|342,095 (22.8%) |
|English, Tagalog, Ilocano, Visayan, other Philippine languages |
|Catholicism, Protestantism, Buddhism, Muslim, Irreligion, Others|
|Related ethnic groups|
People of Filipino descent make up a large and growing part of the State of Hawaii's population. In 2000 they were the third largest ethnic group and represented 22.8% of the population,  but more recent data indicates they have become the largest ethnicity in Hawaii (25.1% in 2010).
During the colonial era, the Spanish East Indies, which included the Philippine Islands, were administered as part of New Spain. It is likely, but not documented, that people from the Philippines visited the Hawaiian Islands en route to/from Mexico.
A few Filipinos, known as "Manila men" settled in the Kingdom of Hawaii during the 19th century. They mainly worked as cooks and musicians in the Royal Hawaiian Band. No deliberate migration existed during this period. 
The Manila Men were some of the first Filipino overseas workers. They were the first Filipinos to be documented having come to North America. 
The importation of Filipino workers for the sugarcane plantations began between 1906 and 1910. By the 1920s Filipinos in Hawaii were still largely male, men outnumbered women by nearly seven to one, and unmarried. They represented, at one point, half of the workers in the sugar industry. Initially the Filipinos tended to be "peasants" of lower education than other groups. 
Many Filipino farm laborers were recruited to go to Hawaii in 1906 by the Hawaiian Sugar Planters’ Association (HSPA) to work on the sugar plantations in Hawaii.  Albert F. Judd, an HSPA recruiter tried to get three hundred Filipinos to work in Hawaii. Those Filipinos were sent to the Olaa Plantation on the Big Island of Hawaii . The sugar industry was a booming at the time so the newly annexed countries of Hawai’i and the Philippines were used in concert to support the industry for the United States.
By the 1920s there was an average of 7,600 Filipinos arriving in Hawaii annually.  Most Filipinos considered themselves temporary residents in Hawaii until around the 1940s. The HSPA preferred Filipinos to work on sugar plantations because they were known to be hard working and were given the lowest wage of all ethnicities working in the plantation.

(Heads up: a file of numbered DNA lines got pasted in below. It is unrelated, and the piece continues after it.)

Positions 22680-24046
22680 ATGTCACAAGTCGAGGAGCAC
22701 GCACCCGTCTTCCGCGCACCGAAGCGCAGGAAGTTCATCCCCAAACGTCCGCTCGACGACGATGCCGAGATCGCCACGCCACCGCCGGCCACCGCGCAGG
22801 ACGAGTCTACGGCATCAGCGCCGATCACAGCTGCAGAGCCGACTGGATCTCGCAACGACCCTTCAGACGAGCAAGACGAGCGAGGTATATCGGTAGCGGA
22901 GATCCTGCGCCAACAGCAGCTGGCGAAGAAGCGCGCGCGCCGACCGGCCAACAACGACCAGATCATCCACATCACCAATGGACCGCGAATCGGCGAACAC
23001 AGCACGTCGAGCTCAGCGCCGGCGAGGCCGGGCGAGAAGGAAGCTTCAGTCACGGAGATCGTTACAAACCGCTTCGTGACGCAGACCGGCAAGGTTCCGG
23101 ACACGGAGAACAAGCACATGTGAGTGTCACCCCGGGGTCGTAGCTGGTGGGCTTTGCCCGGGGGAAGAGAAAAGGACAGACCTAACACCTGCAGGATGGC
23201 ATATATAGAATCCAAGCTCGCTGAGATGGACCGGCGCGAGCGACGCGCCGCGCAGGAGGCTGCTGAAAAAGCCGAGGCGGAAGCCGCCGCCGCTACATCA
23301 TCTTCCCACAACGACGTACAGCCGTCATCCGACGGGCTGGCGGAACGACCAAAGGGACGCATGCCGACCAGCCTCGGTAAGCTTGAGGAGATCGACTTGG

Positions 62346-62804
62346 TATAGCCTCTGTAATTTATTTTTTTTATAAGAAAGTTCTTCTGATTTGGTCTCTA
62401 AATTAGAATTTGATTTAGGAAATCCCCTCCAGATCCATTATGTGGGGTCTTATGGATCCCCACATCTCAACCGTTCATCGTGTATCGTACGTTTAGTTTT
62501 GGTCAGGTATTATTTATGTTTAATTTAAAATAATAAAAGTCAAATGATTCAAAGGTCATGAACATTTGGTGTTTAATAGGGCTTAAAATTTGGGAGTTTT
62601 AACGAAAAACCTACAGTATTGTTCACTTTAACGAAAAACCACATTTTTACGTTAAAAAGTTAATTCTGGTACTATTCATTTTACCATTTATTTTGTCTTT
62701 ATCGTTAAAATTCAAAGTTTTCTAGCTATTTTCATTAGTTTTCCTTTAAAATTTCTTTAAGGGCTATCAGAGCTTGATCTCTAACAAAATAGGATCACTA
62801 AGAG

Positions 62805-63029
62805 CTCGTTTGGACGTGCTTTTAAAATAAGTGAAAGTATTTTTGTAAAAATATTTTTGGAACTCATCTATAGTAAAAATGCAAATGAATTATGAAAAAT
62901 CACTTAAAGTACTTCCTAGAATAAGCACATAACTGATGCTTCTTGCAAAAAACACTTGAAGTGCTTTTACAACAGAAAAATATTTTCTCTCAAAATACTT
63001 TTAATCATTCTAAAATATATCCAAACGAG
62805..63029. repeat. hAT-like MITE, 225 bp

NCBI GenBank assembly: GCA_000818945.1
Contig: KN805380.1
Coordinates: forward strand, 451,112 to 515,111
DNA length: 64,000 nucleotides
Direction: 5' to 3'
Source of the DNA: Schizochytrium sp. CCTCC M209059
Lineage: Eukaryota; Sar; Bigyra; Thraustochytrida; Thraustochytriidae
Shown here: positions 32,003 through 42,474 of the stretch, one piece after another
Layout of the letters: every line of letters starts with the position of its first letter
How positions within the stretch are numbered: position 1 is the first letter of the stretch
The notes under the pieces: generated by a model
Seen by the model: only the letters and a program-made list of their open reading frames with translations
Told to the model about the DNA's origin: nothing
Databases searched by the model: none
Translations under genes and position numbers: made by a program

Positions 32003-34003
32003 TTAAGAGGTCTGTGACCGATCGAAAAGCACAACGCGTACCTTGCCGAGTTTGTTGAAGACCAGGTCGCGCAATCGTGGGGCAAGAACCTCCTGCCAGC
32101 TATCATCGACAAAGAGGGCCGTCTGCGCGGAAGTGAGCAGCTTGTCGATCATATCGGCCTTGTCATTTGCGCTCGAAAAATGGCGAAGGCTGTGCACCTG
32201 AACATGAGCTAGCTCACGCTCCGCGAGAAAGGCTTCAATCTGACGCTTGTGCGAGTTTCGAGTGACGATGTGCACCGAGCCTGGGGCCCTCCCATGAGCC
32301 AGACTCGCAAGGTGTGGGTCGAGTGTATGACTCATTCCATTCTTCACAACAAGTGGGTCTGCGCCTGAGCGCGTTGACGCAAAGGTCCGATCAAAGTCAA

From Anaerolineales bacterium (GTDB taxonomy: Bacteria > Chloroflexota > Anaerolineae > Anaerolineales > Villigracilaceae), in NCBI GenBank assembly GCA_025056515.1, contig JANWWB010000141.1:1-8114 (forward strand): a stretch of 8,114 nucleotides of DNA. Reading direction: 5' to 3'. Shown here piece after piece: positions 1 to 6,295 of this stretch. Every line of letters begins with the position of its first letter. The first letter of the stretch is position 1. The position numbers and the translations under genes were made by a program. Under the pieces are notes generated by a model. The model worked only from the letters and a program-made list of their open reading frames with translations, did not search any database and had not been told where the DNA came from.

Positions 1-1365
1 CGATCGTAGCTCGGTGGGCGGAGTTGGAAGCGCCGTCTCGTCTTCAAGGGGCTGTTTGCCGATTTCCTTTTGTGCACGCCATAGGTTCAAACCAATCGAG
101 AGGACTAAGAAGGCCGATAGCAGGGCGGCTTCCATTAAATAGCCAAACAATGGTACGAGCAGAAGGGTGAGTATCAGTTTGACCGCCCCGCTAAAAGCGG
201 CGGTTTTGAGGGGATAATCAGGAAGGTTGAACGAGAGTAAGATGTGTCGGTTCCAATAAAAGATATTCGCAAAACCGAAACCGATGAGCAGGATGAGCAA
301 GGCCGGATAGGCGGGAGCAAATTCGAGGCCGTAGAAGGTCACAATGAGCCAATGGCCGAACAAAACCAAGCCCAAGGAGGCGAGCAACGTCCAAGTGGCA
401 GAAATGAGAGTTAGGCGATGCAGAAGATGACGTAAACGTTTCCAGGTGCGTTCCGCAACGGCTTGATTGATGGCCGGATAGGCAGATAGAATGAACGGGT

Some Native Hawaiians worked alongside Filipinos in the sugar plantations. Since the sugar industry in Hawaii was the main source of income for the working class, there was high demand for these jobs. Sugar plantation employers were haole and used racist tactics to divide the plantation laborers.  American sugar plantation owners weren’t able to get Native Hawaiians to work for them so they relied heavily on the importation of other ethnicities. 
The Immigration and Nationality Act of 1965 allowed more Filipinos to bring family to Hawaii and this allowed more Filipino arrivals, particularly Filipino women, to enter the state. The increase in arrivals also caused some backlash and in the 1970s Filipinos felt discriminated against. They also tended to do more poorly at schools than average in that decade.  The reasons why Filipino students underperformed in school in the 1970s is unknown, but discrimination may have contributed. In 1970, of the 93,915 Filipinos living in Hawaii, only 34.4% were high school graduates. 
The 2010 census showed that Filipinos surpassed Japanese as Hawaii’s largest ethnic group. The total population of Filipinos was 342,095 of which 197,497 were full Filipinos, the total population of Japanese was 312,292 of which 185,502 were full Japanese.   According to surveys conducted by the American Community Survey showed that Filipinos overtook Japanese between 2007 and 2008. 
- Ben Gutierrez (17 June 2011). "Filipinos now second-largest racial group in Hawaii". Hawaii News Now. Retrieved 30 December 2011.
- Magdelena, Federico V.; Aquino, Belinda A. (2010).
"A Brief History of Filipinos in Hawaii". Center for Philippine Studies. University of Hawaii Manoa. Retrieved 18 February 2015.
"The Non-English Speaking Population in Hawaii" (PDF). Hawaii Economic Issues. State of Hawaii. 2011. Retrieved 18 February 2015.
- Ethnicity and inequality in Hawaiʻi by Jonathan Y. Okamura
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- The Filipino piecemeal sugar strike of 1924-1925, Volume 3 by John E. Reinecke, pgs 1-2
- Star-Bulletin, Honolulu. "StarBulletin.com | Editorial | /2005/12/11/". archives.starbulletin.com. Retrieved 2018-11-09.
- Bohulano Mabalon, Dawn (2013). Little Manila is in the Heart: The Making of the Filipina/o American Community in Stockton. Durham: Duke University Press. p. 48. ISBN 978-0822353393.
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- People and cultures of Hawaii: a psychocultural profile by John F. McDermott, Wên-Shing Tsêng, Thomas Maretzki, pg 171-181
- Shepard, George (July 1974). "Population Profiles, Vol. 5: Demographic and Socioeconomic Profiles of the American Indian, Black, Chinese, Filipino, Japanese, Spanish Heritage, and White Populations of Washington State in 1970" (PDF). Education Resources Information Center. Washington Office of the State Superintendent of Public Instruction, Olympia. Retrieved 31 October 2014.
- Jennifer Sinco Kelleher (21 May 2011). "Census shows Hispanics grow presence in Hawaii". The Maui News. Retrieved 30 December 2011.
- Filipinos Overtake Japanese As Top Hawaii Group by Michael Levine
- Labrador, Roderick N. Building Filipino Hawai'i (University of Illinois Press; 2015) 170 pages